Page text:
Indian government rejects Enron damages claim

The Indian federal government has dismissed threats by United States-based energy company, Enron, to claim Rs 240bn ($5bn) in damages for the cancellation of contracts in connection with the $2.9bn Dabhol Power project.

A press report from PTI this week quotes finance minister Ashwant Sinha as saying, “If somebody issues a threat he is not showing the muscle. He is only showing the lack of it.” Enron Corp. Chairman Kenneth Lay had last week claimed that the liability of the central government, the state of Maharashtra and its own electricity board would be $5bn in case of a termination of the contract.

The Dabhol Power company, which is majority-owned by Enron, is in dispute with the Maharashtra State Electricity Board (MSEB) – its sole buyer of electricity. MSEB has declined to take delivery of power, which it claims is priced unrealistically.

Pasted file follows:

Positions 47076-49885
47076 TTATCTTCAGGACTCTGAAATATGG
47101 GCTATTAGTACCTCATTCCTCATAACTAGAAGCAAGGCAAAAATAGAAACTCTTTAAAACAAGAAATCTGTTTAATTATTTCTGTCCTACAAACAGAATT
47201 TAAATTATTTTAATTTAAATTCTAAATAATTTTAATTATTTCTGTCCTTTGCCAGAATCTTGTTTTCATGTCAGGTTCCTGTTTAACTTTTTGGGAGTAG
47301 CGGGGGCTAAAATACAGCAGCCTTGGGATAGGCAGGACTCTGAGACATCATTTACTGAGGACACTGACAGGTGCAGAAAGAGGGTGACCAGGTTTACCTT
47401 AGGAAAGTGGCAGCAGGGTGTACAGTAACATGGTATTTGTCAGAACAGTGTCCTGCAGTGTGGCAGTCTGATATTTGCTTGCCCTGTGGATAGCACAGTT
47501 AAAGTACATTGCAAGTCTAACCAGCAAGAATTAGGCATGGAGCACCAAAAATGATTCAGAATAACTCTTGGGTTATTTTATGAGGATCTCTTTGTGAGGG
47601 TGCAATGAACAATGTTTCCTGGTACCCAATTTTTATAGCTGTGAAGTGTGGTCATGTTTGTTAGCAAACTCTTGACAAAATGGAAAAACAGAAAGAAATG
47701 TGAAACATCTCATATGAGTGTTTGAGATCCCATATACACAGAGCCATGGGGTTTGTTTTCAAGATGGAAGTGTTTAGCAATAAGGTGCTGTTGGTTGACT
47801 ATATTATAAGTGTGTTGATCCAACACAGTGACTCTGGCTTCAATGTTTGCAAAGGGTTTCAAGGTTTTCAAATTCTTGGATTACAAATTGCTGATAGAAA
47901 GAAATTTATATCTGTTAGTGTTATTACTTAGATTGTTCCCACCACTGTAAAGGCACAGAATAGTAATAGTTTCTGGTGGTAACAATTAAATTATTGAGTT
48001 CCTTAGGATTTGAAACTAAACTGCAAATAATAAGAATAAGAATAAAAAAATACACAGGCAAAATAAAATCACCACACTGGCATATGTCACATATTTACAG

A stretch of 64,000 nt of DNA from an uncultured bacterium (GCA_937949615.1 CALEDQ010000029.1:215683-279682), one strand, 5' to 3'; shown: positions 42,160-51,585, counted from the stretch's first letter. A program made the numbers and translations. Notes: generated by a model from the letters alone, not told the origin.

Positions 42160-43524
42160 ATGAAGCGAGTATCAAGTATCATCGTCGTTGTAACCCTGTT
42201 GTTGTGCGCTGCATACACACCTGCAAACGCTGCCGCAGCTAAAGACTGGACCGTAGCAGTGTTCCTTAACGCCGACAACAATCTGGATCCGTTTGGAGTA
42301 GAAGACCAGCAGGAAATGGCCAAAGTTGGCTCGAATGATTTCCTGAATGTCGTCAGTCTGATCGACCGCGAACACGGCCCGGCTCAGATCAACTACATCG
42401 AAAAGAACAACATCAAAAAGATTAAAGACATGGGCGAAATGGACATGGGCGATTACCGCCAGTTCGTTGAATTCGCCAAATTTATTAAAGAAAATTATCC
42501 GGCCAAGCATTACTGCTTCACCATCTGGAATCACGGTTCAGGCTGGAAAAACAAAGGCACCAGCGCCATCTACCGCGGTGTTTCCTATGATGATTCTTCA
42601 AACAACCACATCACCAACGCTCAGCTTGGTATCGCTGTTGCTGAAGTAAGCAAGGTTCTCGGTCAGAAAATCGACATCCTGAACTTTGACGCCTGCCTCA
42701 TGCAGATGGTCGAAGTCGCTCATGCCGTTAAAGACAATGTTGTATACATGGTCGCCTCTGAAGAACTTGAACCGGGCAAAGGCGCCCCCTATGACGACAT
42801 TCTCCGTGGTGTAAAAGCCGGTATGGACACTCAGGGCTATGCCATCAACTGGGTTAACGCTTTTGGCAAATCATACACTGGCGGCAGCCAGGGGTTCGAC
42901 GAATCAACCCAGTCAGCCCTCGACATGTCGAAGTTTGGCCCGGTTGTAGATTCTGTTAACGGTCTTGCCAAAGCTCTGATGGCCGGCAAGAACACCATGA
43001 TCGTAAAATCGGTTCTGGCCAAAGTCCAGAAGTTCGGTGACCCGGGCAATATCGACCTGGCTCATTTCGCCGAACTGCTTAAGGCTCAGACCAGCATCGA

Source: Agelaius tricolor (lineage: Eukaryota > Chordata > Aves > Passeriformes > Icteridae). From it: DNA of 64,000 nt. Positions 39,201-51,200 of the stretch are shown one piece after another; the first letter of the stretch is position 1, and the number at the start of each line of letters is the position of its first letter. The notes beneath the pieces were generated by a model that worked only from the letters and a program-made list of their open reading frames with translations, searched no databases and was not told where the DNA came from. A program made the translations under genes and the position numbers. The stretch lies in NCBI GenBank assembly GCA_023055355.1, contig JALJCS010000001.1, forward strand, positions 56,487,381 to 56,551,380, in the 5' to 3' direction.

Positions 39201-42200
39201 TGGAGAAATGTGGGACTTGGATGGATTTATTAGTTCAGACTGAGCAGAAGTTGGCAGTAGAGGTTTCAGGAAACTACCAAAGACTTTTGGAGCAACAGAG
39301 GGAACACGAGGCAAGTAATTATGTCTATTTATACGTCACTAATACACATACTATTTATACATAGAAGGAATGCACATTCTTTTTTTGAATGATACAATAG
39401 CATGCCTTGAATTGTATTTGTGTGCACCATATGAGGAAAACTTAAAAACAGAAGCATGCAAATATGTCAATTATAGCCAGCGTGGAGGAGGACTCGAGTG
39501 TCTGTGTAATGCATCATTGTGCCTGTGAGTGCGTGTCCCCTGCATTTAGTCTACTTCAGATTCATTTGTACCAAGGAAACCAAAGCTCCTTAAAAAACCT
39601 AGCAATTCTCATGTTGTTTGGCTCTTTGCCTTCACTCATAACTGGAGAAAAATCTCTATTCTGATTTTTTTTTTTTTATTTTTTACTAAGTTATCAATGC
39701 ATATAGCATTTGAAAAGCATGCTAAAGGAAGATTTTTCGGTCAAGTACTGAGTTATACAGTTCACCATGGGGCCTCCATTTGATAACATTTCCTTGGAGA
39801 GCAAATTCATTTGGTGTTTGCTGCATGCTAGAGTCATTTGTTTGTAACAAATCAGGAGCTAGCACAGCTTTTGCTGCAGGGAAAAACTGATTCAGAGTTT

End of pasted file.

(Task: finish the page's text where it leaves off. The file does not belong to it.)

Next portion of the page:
Stating that federal government was not a party to the dispute, Sinha said that government’s involvement with project is limited to a counter-guarantee for the 740 MW Phase-I only. “The parties to the dispute are Maharashtra government, its state electricity board (MSEB) and the Dabhol Power Company (DPC). It is involved because of larger national consideration in mind and the fact that we have counter-guaranteed the first Phase,” he said.

The minister said that the government had not counter-guaranteed the 1444 MW second phase. “It (Phase-II) is an agreement between Maharashtra government and the DPC, Sinha said adding, “We have tried to bring the warring parties together. Our approach has been more constructive and solution oriented and find a generally acceptable solution to the problem.”

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